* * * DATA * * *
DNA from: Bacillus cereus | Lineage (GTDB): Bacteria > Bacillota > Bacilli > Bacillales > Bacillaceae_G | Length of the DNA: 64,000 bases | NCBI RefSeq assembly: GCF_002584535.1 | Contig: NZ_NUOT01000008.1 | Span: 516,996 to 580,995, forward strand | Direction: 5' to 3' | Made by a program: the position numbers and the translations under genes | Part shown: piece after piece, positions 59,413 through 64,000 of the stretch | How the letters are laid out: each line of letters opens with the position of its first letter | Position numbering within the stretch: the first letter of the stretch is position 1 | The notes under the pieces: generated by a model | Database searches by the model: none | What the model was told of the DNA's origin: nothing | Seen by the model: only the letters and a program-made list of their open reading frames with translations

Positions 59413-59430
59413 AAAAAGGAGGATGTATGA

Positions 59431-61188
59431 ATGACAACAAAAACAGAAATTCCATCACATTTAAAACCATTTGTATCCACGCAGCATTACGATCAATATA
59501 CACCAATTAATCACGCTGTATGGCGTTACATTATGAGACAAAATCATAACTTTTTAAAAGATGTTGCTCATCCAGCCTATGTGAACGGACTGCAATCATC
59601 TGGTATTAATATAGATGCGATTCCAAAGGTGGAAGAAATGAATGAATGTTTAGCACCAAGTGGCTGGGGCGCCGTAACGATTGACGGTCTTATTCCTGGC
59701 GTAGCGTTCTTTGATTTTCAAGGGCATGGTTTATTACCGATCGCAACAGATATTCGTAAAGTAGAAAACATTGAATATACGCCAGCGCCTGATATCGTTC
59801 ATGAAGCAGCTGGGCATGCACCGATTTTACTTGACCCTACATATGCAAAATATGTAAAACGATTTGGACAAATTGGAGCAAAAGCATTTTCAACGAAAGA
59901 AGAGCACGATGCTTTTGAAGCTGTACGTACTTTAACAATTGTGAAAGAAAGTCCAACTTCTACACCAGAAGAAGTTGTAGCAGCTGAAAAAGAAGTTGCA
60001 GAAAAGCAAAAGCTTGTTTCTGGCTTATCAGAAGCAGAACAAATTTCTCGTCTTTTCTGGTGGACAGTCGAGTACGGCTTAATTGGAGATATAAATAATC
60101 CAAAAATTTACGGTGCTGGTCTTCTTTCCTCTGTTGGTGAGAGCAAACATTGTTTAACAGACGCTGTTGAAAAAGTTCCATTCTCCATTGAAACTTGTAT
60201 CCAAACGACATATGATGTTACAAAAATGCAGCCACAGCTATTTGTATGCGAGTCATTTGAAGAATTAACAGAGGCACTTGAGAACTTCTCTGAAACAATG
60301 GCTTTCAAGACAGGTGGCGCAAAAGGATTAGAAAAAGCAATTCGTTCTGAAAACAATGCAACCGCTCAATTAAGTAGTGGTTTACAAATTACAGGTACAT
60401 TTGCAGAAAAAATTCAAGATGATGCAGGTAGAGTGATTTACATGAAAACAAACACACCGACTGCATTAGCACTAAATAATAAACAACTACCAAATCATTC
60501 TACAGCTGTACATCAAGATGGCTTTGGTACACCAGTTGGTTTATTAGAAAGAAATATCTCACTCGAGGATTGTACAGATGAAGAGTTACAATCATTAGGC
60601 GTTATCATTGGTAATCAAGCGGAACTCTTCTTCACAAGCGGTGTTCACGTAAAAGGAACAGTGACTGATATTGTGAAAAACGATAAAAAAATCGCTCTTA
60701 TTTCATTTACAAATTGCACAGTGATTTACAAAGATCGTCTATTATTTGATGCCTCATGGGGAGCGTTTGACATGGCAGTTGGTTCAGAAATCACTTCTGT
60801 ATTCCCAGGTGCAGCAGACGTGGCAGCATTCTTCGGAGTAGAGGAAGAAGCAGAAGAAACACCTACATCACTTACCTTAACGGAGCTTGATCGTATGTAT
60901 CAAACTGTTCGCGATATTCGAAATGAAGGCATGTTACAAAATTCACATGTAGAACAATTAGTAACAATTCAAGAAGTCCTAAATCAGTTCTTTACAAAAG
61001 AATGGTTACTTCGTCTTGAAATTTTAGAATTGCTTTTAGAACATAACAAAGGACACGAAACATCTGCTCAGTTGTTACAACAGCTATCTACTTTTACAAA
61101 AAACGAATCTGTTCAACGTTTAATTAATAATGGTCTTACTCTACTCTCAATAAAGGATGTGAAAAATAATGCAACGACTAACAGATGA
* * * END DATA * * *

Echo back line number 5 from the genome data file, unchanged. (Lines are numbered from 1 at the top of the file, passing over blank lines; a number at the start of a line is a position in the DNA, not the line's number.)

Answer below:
59431 ATGACAACAAAAACAGAAATTCCATCACATTTAAAACCATTTGTATCCACGCAGCATTACGATCAATATA